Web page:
Given what we now know, including the scientific evidence, this is the most credible theory, and there is, in addition, a lot of circumstantial evidence that points to a homegrown enemy rather than a foreign one. To begin with, the first anthrax letter received was dated 9/11, but postmarked the 18th, indicating that it may have been an attempt to piggyback one horror on top of another. Secondly, look at the targets: I'm not sure what anti-Semitic, ultra-right extremists have against the Mirror and the National Enquirer, but Tom Daschle, Tom Brokaw, and the adamantly pro-Israel New York Post seem like prime targets for such groups.


In any case, the preponderance of the evidence we know about so far points, not to the involvement of any state, but to an amateur effort: one that could have been pulled off by Al Qaeda acting alone, or any number of other nut-ball groups originating right here in America.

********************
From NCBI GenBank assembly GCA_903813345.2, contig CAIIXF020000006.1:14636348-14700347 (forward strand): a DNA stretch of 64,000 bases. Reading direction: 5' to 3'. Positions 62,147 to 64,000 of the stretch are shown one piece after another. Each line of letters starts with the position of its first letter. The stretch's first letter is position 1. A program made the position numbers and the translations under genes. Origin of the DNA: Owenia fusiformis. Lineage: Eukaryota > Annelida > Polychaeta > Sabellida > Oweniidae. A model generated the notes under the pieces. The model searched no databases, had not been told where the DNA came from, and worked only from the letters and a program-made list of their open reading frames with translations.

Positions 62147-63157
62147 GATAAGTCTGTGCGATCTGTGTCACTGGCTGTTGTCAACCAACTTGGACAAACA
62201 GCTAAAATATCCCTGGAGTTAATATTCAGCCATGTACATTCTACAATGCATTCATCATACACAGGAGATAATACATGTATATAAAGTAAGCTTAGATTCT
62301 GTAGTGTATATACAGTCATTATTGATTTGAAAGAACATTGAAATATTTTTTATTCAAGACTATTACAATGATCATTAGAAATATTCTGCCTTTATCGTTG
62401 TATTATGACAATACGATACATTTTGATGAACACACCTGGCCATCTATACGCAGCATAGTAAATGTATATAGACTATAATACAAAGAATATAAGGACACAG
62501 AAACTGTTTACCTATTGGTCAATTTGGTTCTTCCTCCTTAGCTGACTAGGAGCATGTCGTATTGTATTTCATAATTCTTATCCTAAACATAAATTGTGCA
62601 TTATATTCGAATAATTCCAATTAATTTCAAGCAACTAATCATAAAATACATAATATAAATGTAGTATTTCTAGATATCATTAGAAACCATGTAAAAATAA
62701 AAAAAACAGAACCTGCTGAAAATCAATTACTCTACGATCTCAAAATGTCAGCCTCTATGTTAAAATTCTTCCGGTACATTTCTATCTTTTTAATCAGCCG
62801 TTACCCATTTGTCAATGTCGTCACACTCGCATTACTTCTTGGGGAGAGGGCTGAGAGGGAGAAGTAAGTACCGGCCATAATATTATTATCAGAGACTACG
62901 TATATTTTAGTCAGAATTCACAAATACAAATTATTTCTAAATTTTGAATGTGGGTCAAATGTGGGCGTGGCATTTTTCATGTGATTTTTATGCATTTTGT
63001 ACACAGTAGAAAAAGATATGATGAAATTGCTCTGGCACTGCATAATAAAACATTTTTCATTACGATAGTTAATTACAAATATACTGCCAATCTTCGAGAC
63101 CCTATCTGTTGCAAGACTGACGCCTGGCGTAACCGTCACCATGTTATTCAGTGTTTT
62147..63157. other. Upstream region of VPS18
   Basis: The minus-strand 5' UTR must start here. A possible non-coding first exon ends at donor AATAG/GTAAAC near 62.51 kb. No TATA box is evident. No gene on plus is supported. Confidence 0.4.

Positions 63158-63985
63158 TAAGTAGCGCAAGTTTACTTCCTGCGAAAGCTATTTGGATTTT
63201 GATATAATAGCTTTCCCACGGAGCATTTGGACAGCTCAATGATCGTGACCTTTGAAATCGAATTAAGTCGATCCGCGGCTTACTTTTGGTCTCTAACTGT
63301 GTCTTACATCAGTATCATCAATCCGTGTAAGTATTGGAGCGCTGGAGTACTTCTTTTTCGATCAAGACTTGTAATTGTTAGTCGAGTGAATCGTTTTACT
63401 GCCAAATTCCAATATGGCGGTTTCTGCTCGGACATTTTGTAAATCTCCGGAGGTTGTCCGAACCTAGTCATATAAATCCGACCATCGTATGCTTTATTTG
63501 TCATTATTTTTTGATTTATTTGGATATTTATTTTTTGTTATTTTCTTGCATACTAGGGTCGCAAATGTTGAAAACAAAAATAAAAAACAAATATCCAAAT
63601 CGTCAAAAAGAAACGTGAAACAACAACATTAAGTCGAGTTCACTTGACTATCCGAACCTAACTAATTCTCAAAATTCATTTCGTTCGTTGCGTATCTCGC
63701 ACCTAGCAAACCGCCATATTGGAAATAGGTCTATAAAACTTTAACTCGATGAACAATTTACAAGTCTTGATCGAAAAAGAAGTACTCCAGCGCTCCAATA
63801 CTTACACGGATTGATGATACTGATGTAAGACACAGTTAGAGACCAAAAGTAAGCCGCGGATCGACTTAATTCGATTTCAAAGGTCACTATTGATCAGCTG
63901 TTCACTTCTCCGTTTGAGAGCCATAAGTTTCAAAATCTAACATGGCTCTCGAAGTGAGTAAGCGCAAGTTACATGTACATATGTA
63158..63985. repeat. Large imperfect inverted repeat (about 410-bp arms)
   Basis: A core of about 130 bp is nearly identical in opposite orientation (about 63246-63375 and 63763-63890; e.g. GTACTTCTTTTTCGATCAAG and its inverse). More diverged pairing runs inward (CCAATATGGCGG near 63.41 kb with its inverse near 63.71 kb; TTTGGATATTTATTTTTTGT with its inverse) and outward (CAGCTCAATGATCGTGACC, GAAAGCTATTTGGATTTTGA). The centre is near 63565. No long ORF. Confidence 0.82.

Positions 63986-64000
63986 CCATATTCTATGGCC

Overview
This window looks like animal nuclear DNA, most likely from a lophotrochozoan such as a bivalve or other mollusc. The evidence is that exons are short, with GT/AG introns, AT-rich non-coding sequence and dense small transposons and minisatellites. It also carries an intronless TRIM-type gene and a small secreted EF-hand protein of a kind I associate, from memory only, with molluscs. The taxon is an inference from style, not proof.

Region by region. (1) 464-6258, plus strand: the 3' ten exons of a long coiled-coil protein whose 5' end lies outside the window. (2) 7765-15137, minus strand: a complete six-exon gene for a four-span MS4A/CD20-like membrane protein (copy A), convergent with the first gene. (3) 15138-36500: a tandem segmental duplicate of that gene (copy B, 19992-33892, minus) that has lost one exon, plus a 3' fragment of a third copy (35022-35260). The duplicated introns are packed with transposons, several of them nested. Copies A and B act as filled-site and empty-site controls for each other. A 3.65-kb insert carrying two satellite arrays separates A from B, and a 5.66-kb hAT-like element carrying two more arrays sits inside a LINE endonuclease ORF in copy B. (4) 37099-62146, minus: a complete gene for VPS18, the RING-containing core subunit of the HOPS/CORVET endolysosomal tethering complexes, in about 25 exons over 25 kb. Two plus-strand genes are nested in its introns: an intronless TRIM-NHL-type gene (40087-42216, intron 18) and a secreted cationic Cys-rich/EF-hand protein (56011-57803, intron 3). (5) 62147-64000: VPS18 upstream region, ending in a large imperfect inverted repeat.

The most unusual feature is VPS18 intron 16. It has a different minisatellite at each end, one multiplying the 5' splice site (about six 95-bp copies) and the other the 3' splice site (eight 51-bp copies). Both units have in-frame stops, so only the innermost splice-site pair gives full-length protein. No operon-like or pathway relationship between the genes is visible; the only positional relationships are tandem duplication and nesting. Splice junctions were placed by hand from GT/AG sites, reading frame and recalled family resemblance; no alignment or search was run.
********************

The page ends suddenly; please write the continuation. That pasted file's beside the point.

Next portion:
So call off the dogs of perpetual war, Bill Kristol and Michael Barone – and somebody puh-leeze tell Andrew Sullivan to chill out, willya? Candy Andy was his usual fun-loving self the other day, averring that in the past the US has wielded the threat of nuclear retaliation against biological warfare, and demanding that the Bushies "act now" and "draw a line." This, we are assured, "need not mean nuclear weapons" – but, then again, it just might be a good idea, anyway. Oh, Sullivan is an expert on everything: even before the scientific evidence was in, he just knew it was Iraq all along:

"At this point, it seems to me that a refusal to extend the war to Iraq is not even an option. We have to extend it to Iraq. It is by far the most likely source of this weapon; it is clearly willing to use such weapons in the future; and no war against terrorism of this kind can be won without dealing decisively with the Iraqi threat. We no longer have any choice in the matter."